fields; these should normally be the same length as commentaries, but
longer reviews will be considered as well. Book authors should submit a
500-line self-contained Precis of their book, in the format of a target
article; if accepted, this will be published in PSYCOLOQUY together
with a formal Call for Reviews (of the book, not the Precis). The
author's publisher must agree in advance to furnish review copies to the
reviewers selected.

Authors of accepted manuscripts assign to PSYCOLOQUY the right to
publish and distribute their text electronically and to archive and
make it permanently retrievable electronically, but they retain the
copyright, and after it has appeared in PSYCOLOQUY authors may
republish their text in any way they wish -- electronic or print -- as
long as they clearly acknowledge PSYCOLOQUY as its original locus of
publication. However, except in very special cases, agreed upon in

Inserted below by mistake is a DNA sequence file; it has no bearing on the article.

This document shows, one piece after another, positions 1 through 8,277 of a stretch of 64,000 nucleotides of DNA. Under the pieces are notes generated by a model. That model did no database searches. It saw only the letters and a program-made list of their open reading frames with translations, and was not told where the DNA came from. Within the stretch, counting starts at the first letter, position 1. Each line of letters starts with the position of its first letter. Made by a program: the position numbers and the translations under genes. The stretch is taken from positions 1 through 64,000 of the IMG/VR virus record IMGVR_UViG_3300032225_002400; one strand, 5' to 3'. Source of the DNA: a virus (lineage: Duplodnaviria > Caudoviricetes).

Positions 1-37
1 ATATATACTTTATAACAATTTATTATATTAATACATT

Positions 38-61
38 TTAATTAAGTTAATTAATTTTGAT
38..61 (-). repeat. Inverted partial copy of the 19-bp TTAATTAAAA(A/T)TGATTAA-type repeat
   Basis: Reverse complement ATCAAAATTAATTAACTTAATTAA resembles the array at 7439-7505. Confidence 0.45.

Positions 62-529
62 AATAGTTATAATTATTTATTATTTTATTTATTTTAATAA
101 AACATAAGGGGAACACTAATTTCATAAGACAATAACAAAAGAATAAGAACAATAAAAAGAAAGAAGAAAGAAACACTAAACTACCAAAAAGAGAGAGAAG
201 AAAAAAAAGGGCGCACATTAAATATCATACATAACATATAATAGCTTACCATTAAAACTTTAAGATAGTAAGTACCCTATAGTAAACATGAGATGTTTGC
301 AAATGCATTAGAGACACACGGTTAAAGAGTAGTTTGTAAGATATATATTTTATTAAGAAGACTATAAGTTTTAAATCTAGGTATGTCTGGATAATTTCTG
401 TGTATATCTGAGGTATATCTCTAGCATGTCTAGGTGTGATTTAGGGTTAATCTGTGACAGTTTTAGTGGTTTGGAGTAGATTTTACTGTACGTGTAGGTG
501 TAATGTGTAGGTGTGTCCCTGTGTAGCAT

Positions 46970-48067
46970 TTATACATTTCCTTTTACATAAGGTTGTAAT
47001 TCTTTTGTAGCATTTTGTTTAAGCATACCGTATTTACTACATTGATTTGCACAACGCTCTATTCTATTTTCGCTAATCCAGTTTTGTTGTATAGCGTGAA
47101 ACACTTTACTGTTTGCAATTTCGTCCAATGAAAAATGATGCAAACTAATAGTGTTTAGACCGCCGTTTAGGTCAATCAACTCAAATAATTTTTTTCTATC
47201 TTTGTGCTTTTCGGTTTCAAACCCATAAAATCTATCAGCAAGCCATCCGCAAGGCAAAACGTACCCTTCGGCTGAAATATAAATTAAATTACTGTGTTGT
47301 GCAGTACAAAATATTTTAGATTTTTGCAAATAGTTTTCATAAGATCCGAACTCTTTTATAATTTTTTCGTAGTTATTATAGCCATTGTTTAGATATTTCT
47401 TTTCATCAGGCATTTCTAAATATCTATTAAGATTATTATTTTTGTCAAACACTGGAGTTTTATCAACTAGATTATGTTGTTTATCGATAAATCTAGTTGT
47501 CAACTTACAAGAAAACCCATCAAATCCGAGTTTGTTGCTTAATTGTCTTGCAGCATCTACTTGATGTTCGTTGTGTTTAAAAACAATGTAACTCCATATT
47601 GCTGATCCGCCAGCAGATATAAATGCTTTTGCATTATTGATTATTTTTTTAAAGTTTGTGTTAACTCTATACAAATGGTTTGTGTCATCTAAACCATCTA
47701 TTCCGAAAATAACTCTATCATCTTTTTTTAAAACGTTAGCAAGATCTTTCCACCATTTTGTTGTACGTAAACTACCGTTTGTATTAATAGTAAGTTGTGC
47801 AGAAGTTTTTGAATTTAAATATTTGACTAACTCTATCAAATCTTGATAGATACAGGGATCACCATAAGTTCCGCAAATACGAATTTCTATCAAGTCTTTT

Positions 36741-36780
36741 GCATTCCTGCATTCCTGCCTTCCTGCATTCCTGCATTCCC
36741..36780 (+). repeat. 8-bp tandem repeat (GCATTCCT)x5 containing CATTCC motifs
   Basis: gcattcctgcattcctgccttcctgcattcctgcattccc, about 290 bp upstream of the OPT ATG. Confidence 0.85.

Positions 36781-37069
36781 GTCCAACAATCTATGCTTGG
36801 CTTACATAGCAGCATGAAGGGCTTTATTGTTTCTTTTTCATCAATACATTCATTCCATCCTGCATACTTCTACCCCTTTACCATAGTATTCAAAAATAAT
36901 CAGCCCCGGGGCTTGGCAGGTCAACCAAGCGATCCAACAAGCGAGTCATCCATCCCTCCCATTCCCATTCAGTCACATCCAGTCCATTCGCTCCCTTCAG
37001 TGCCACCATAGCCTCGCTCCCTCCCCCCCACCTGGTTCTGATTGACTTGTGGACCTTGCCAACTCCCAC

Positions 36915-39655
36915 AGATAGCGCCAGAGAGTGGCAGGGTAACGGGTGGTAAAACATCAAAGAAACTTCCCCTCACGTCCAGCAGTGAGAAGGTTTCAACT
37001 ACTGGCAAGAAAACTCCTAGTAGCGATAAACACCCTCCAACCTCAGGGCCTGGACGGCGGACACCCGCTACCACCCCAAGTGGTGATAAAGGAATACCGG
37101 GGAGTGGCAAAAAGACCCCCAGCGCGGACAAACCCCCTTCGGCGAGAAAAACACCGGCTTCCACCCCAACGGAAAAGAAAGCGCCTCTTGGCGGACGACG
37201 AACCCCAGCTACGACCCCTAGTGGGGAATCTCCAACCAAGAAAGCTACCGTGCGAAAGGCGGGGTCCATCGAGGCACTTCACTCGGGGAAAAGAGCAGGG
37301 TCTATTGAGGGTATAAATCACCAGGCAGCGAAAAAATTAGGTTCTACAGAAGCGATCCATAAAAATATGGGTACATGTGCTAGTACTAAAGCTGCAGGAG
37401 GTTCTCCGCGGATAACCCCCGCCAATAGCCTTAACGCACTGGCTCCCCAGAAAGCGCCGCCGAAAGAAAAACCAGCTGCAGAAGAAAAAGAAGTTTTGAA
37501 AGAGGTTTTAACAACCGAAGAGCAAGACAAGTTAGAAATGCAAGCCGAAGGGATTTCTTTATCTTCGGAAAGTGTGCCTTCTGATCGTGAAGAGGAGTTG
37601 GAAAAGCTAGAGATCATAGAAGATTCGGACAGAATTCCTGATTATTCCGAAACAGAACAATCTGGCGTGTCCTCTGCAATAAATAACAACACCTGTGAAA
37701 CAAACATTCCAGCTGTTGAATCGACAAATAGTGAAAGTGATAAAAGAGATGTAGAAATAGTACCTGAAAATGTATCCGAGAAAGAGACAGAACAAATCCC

advance, contributions that have already been published or are being
considered for publication elsewhere are not eligible to be considered
for publication in PSYCOLOQUY,

Please submit all material to psyc at pucc.princeton.edu


CRITERIA FOR ACCEPTANCE: To be eligible for publication, a PSYCOLOQUY
target article should not only have sufficient conceptual rigor,
empirical grounding, and clarity of style, but should also offer a
clear rationale for soliciting Commentary. That rationale should be
provided in the author's covering letter, together with a list of
suggested commentators.

A target article can be (i) the report and discussion of empirical
research; (ii) an theoretical article that formally models or
systematizes a body of research; or (iii) a novel interpretation,
synthesis, or critique of existing experimental or theoretical work.
Rrticles dealing with social or philosophical aspects of
the behavioral and brain sciences are also eligible..